What is the Perfume Project?

This blog is a constantly evolving forum for thoughts on perfume, perfume-making, plants (especially orchids and flora of the Pacific Northwest) and life in general. It started out chronicling the adventures of Olympic Orchids Perfumes, established in July 2010, and has expanded in other directions. A big part of the blog is thinking about the ongoing process of learning and experimentation that leads to new perfumes, the exploration of perfumery materials, the theory and practice of perfume making, the challenges of marketing perfumes and other fragrance products, and random observations on philosophy and society. Spam comments will be marked as such and deleted; any comments that go beyond the boundaries of civil discourse will also be deleted. I am grateful to all of you, the readers, who contribute to the blog by commenting and making this a truly interactive perfume project.

Friday, December 20, 2013


When Jasper the cat woke me up this morning, his fur was wet and his nose was cold. It was 7:00 AM and pitch dark outside, except for an eerie glow that came from the white coating that had appeared on the ground during the night. As I sat typing, taking care of e-mail that had arrived overnight, I watched the fluffy snowflakes fall in the light shining from the window and thought about what a perfect scene it was with snow on the shortest day of the year. Eventually the black sky started turning faintly pink in the southeast, and by 8:30 it’s as light as it’s going to get given the dense cloud cover and the low position of the sun. Snow is still falling in huge, clumpy flakes.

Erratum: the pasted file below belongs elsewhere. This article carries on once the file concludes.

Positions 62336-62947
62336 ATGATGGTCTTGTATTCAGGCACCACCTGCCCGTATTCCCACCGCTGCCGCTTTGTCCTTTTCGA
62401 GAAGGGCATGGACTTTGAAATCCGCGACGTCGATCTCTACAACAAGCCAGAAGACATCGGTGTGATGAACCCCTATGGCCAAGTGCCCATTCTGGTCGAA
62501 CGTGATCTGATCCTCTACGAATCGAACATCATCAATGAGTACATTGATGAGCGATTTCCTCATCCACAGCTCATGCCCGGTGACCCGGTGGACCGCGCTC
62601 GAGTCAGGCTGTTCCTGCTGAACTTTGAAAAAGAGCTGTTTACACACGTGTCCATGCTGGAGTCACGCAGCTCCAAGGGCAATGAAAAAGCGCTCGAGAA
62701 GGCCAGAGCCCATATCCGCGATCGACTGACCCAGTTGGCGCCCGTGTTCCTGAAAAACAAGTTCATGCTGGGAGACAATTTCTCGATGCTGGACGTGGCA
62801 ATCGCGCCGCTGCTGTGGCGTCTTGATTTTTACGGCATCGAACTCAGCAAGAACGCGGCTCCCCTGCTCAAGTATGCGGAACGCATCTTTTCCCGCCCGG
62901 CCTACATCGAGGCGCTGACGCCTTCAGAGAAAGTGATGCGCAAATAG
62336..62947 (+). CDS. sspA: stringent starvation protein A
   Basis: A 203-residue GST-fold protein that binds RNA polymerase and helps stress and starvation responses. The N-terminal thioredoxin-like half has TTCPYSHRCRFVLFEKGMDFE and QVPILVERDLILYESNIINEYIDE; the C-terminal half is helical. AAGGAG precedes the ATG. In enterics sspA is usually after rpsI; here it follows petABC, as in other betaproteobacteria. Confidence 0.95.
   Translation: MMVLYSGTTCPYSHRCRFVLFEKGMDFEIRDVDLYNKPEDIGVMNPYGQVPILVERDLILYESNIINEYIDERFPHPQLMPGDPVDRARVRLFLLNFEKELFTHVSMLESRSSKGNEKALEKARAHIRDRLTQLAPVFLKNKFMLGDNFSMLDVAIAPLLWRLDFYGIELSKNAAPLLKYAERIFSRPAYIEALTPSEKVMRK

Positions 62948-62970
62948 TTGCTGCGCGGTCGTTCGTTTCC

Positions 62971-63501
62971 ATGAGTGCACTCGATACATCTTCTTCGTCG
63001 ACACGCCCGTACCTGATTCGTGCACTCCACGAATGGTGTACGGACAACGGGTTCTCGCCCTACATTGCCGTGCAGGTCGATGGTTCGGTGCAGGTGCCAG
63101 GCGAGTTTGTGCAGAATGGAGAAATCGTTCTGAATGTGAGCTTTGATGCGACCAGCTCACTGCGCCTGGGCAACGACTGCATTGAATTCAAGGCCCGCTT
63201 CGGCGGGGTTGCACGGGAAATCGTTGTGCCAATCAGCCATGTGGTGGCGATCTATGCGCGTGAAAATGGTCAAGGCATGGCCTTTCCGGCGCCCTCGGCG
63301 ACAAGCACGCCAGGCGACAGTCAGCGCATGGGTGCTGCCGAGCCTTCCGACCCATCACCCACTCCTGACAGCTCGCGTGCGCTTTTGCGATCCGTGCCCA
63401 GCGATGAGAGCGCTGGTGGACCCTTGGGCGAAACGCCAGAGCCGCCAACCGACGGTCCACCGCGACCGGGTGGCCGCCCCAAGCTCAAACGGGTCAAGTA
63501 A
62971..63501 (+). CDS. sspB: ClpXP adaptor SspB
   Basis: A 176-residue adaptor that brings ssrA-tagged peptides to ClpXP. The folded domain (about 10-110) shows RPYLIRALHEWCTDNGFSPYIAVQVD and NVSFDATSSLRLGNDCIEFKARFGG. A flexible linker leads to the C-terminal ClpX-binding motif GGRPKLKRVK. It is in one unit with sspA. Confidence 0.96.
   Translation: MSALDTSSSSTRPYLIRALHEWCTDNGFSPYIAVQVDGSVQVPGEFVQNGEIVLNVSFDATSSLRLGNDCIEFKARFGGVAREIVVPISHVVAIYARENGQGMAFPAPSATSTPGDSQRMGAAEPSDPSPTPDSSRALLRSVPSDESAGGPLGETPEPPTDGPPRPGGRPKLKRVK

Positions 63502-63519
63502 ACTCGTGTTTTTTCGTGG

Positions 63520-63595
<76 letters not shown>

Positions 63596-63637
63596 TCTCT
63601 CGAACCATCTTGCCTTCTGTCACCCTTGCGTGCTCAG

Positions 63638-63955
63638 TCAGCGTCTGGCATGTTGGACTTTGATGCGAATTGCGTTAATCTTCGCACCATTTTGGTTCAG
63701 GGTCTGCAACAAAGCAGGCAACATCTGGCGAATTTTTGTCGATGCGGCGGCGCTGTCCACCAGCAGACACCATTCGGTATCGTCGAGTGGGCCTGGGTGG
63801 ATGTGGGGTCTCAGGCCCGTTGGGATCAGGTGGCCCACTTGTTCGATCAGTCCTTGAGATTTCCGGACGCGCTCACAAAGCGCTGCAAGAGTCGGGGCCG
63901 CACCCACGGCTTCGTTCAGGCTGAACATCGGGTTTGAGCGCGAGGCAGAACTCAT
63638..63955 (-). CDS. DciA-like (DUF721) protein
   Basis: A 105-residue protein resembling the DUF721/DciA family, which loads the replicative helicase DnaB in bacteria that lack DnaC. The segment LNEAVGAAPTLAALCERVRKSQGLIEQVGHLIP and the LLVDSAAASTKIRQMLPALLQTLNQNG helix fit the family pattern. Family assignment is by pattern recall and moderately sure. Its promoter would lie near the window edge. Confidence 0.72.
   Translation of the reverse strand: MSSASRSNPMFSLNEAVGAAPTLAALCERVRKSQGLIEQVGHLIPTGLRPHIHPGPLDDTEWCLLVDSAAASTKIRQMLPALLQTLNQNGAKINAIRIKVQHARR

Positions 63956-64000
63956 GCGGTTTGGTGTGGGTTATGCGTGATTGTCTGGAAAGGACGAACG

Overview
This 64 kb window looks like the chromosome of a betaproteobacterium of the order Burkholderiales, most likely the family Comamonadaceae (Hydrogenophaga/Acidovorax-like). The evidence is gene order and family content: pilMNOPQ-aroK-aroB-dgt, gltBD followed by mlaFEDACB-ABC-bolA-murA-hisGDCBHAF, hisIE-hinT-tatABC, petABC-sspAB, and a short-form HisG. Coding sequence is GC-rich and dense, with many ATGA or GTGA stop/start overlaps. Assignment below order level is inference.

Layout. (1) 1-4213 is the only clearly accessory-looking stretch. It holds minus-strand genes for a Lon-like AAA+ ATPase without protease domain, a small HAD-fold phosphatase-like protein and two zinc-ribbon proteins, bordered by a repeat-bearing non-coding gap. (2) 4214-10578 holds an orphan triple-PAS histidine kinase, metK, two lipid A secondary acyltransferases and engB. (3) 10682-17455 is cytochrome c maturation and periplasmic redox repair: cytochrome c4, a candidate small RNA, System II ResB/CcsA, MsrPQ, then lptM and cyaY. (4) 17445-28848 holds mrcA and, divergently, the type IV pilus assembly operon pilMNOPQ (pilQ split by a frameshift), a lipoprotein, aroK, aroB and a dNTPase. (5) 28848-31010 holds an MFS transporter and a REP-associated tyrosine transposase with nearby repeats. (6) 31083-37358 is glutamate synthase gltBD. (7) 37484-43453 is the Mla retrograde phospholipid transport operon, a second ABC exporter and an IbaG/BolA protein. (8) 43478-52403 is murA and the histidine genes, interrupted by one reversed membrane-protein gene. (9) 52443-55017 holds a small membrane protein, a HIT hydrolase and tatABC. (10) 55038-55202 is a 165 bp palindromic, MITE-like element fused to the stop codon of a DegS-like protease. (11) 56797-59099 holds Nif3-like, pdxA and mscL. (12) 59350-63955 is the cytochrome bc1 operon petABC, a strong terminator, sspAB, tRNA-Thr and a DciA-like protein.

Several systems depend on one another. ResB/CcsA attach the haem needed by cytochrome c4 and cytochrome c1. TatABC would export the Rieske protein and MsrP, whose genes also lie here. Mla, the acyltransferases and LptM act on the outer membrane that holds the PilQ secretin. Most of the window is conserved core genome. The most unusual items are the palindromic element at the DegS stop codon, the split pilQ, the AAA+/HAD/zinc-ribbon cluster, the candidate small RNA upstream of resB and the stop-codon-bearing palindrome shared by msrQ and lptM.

I’ve always been fascinated by watching snow fall. Living in a place where a significant amount of snow is unusual, there’s something magical, exotic and romantic about it. I know snow is no fun in a place where it’s a regular occurrence and sticks around more than a few days, but here where we only get a snow accumulation once every few years, it’s a special event.

This gorgeous snow day is the perfect occasion to mark the changing of the seasons and the fact that days will start getting longer soon. Here’s wishing you all a happy winter solstice (or a happy summer  solstice if you’re down under)! 

[I haven't gone outside with my camera yet today, so the snow photo is one taken a few years ago, back when our now-mature palm tree was still young and cute. I like it because it shows the snowflakes falling. The "solstice-flower" photo is one that I took earlier this fall, when the sun was just starting to get lower in the sky.] 

1 comment:

  1. Happy Winter Solstice to you, too! We don't ever get snow here, but I do enjoy the southern end of a cold front now and then, the clear, dry breezes are lovely. And big hugs to Jasper!